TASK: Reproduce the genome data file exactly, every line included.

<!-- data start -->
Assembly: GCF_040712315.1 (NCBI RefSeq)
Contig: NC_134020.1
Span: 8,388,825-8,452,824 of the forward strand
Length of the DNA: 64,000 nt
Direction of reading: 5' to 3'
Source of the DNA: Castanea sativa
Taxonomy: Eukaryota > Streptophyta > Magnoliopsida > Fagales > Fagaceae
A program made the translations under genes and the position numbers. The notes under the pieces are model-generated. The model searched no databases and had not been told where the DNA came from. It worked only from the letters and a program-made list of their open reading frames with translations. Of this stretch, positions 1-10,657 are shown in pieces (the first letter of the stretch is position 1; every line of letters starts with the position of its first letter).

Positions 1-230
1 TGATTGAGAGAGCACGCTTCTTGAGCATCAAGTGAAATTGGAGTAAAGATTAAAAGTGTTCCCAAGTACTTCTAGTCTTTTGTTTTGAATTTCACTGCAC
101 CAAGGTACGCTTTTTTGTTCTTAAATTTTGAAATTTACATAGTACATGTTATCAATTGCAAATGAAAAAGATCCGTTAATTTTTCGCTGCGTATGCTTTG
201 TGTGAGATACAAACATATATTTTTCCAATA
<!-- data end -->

Assembly: GCF_040712315.1 (NCBI RefSeq)
Contig: NC_134020.1
Span: 8,388,825-8,452,824 of the forward strand
Length of the DNA: 64,000 nt
Direction of reading: 5' to 3'
Source of the DNA: Castanea sativa
Taxonomy: Eukaryota > Streptophyta > Magnoliopsida > Fagales > Fagaceae
A program made the translations under genes and the position numbers. The notes under the pieces are model-generated. The model searched no databases and had not been told where the DNA came from. It worked only from the letters and a program-made list of their open reading frames with translations. Of this stretch, positions 1-10,657 are shown in pieces (the first letter of the stretch is position 1; every line of letters starts with the position of its first letter).

Positions 1-230
1 TGATTGAGAGAGCACGCTTCTTGAGCATCAAGTGAAATTGGAGTAAAGATTAAAAGTGTTCCCAAGTACTTCTAGTCTTTTGTTTTGAATTTCACTGCAC
101 CAAGGTACGCTTTTTTGTTCTTAAATTTTGAAATTTACATAGTACATGTTATCAATTGCAAATGAAAAAGATCCGTTAATTTTTCGCTGCGTATGCTTTG
201 TGTGAGATACAAACATATATTTTTCCAATA